Organizers with the Lakes Area Music Festival didn’t let the 2020 pandemic stop them from bringing classical music and opera to the Brainerd lakes area.
They embraced it.
Changes were made and the nonprofit music organization last year hosted virtual concerts, reaching more than 60,000 people from all around the world — not just people in the Brainerd lakes area.
This summer’s 2021 concert series is approaching and organizers have once again amped up the season and plan to once again “wow” their audiences.
Lakes Area Music Festival artistic directors Scott Lykins, streaming from Minneapolis, and John Taylor Ward, streaming New York; and Carol Russell, board member, streaming from her north Brainerd home — took time out of their day Friday, April 30, to visit with the Dispatch via Zoom to make a few big announcements about the festival’s upcoming season titled “New Roots.”
“Last year, in our 2020 season we were one of the first and only music festivals to produce a full season of concerts (virtually),” Lykins said. “This season, we're on the cutting edge again as being one of the first organizations to present live concerts of orchestra and opera.”
That’s right — the 2021 season, which runs July 30 to Aug. 22 — will be performed in front of a live audience in the new performing arts center, which is scheduled to open soon on the north side of Brainerd High School.
Voters in the Brainerd Public Schools in 2018 approved a $145.8 million bond referendum, which included an enhanced performing arts center, of which the music festival will be a primary tenant. The 1,200-seat auditorium has main floor and balcony seating; concert and theater stage configurations; an orchestra pit for more than 70 musicians; advanced lighting, sound and other technical elements; a multipurpose atrium for smaller events; and backstage amenities for performers.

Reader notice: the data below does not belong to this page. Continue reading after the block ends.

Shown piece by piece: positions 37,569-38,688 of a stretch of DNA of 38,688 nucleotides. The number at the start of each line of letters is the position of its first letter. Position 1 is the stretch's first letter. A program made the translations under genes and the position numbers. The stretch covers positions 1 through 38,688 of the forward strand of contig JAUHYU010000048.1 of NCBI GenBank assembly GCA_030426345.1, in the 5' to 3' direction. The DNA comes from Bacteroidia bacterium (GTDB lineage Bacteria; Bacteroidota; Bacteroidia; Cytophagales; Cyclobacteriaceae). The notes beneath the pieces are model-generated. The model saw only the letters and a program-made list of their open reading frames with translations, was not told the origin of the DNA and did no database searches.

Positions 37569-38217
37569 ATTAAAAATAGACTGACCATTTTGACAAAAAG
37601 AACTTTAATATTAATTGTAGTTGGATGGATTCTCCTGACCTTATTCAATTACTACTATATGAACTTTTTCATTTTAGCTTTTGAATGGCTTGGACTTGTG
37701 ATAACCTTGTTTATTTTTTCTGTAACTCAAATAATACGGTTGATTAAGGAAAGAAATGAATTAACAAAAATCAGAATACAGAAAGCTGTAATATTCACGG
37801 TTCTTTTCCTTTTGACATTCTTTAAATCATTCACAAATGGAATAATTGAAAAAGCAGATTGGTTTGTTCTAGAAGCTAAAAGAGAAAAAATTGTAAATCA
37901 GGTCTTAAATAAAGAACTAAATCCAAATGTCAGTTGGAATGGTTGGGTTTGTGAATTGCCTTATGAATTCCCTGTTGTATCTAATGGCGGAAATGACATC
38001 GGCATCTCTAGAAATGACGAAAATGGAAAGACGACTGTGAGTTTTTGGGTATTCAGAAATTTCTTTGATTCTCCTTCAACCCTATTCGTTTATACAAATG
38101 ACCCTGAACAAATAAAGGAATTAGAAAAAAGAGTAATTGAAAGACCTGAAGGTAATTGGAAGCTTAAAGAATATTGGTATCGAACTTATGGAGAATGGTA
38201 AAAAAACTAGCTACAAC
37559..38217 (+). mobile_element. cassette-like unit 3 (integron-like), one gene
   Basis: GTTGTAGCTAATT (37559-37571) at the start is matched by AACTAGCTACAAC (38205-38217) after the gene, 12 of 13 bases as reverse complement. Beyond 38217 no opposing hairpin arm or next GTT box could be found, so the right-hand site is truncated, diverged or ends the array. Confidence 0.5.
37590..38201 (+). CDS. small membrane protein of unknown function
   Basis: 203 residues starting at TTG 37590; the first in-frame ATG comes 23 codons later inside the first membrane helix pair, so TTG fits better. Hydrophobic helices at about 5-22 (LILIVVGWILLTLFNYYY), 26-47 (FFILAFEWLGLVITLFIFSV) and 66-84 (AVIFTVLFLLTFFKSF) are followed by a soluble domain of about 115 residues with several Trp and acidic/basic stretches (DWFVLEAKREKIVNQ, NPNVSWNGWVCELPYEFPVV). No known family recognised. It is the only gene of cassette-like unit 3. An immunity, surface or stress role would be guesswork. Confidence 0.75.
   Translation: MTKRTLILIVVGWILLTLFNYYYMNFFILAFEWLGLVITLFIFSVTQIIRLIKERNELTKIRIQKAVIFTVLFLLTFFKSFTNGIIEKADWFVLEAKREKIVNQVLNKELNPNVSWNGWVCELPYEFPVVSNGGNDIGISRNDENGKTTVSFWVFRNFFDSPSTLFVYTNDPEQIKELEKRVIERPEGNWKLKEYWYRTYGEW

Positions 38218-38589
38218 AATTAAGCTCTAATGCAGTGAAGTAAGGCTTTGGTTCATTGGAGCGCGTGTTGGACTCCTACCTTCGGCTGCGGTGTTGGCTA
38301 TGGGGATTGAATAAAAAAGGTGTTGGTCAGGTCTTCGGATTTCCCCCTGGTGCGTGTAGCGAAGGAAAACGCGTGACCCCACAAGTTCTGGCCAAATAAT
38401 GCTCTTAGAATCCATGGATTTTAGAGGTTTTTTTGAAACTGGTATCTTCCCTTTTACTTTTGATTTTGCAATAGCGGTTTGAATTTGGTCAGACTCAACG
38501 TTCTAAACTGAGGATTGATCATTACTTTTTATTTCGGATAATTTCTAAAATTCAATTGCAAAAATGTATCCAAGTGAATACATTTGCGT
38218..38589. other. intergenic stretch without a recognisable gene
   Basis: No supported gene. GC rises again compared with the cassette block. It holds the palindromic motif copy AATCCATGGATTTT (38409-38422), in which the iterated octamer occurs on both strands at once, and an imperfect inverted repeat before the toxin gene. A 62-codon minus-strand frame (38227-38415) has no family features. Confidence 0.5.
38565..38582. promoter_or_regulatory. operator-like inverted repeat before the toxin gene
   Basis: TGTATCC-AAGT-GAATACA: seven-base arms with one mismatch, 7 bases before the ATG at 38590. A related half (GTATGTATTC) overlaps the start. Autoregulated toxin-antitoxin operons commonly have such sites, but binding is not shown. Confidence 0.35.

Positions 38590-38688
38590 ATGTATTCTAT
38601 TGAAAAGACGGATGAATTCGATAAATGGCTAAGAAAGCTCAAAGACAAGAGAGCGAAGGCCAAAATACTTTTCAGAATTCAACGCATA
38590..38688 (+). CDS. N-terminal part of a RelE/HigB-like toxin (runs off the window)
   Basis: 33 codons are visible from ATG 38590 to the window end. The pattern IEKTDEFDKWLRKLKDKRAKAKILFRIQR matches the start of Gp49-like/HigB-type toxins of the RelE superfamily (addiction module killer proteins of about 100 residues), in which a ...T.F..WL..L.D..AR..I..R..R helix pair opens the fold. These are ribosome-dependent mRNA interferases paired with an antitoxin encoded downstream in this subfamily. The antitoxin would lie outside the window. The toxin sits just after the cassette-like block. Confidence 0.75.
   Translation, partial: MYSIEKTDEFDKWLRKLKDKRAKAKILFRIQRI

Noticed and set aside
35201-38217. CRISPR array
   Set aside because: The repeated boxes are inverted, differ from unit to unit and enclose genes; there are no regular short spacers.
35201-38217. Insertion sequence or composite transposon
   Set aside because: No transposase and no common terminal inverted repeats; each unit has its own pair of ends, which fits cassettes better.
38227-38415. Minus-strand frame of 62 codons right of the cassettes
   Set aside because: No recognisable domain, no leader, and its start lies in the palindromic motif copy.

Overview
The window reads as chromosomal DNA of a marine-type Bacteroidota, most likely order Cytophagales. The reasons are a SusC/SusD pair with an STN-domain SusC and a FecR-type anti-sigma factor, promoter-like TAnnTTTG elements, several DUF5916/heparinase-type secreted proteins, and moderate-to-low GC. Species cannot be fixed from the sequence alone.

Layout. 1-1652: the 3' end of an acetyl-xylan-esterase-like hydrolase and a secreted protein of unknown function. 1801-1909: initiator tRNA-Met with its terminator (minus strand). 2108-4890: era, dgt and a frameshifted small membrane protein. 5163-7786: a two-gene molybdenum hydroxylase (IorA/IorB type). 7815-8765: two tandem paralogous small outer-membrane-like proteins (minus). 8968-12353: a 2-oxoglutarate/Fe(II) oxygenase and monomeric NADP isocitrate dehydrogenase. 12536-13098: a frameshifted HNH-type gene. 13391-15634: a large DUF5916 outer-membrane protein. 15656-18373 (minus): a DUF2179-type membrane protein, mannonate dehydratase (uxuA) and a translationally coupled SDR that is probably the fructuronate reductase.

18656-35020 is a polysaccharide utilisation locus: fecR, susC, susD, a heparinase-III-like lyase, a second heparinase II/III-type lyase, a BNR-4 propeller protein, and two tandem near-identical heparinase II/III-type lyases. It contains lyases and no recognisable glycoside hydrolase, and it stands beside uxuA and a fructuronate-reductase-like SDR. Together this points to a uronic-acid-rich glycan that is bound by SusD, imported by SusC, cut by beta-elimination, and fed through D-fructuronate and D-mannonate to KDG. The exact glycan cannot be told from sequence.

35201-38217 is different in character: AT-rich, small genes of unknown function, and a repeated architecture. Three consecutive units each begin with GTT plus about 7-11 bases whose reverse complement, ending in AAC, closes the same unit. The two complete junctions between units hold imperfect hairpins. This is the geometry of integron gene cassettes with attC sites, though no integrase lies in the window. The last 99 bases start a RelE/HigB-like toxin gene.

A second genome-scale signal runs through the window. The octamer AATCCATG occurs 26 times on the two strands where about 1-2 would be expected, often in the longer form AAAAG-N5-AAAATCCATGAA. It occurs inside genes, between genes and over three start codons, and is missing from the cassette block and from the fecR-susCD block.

“This performance space is very exciting for us and the community,” Russell said. “There were things about this space that were customized for our performances, such as the orchestra pit had to be enlarged, which is very necessary for us and for our opera.”
The performing arts center has 1,200 seats, but with the current state guidelines, restrictions allow about 350 people per concert.
“This will probably change between now and August,” Lykins said. “It’s a big deal that we're returning to live performances of orchestra and opera, but it won't be all back to normal. We'll have limited size audiences. Audiences will be wearing their masks, and they'll be social distanced throughout the auditorium for the concerts.”
Lykins said because of limited seating — the music festival also will livestream their performances, so people who weren't able to get a seat may still watch the concert virtually.
“We also now have this new global audience that learned about us last year through streaming concerts, so they will all still be able to engage in our music festival concert series.”